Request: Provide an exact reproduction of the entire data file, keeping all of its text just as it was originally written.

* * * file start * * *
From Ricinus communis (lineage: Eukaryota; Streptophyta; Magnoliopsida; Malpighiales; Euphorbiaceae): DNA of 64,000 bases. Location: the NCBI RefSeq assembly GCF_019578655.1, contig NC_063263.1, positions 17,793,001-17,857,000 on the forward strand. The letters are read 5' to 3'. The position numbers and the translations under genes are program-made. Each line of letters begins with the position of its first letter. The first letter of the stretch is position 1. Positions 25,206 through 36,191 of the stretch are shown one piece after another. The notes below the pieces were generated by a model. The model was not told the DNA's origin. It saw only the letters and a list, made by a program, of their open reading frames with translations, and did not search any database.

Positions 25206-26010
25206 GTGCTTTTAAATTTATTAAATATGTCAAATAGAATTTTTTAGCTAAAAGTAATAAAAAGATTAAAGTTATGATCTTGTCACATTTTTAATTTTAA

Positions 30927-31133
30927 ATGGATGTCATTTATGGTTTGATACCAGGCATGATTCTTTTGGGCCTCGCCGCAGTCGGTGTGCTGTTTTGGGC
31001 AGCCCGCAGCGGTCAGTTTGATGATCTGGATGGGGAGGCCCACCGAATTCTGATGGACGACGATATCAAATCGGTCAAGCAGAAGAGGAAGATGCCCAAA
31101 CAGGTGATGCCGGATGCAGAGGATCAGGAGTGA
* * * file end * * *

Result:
From Ricinus communis (lineage: Eukaryota; Streptophyta; Magnoliopsida; Malpighiales; Euphorbiaceae): DNA of 64,000 bases. Location: the NCBI RefSeq assembly GCF_019578655.1, contig NC_063263.1, positions 17,793,001-17,857,000 on the forward strand. The letters are read 5' to 3'. The position numbers and the translations under genes are program-made. Each line of letters begins with the position of its first letter. The first letter of the stretch is position 1. Positions 25,206 through 36,191 of the stretch are shown one piece after another. The notes below the pieces were generated by a model. The model was not told the DNA's origin. It saw only the letters and a list, made by a program, of their open reading frames with translations, and did not search any database.

Positions 25206-26010
25206 GTGCTTTTAAATTTATTAAATATGTCAAATAGAATTTTTTAGCTAAAAGTAATAAAAAGATTAAAGTTATGATCTTGTCACATTTTTAATTTTAA

Positions 30927-31133
30927 ATGGATGTCATTTATGGTTTGATACCAGGCATGATTCTTTTGGGCCTCGCCGCAGTCGGTGTGCTGTTTTGGGC
31001 AGCCCGCAGCGGTCAGTTTGATGATCTGGATGGGGAGGCCCACCGAATTCTGATGGACGACGATATCAAATCGGTCAAGCAGAAGAGGAAGATGCCCAAA
31101 CAGGTGATGCCGGATGCAGAGGATCAGGAGTGA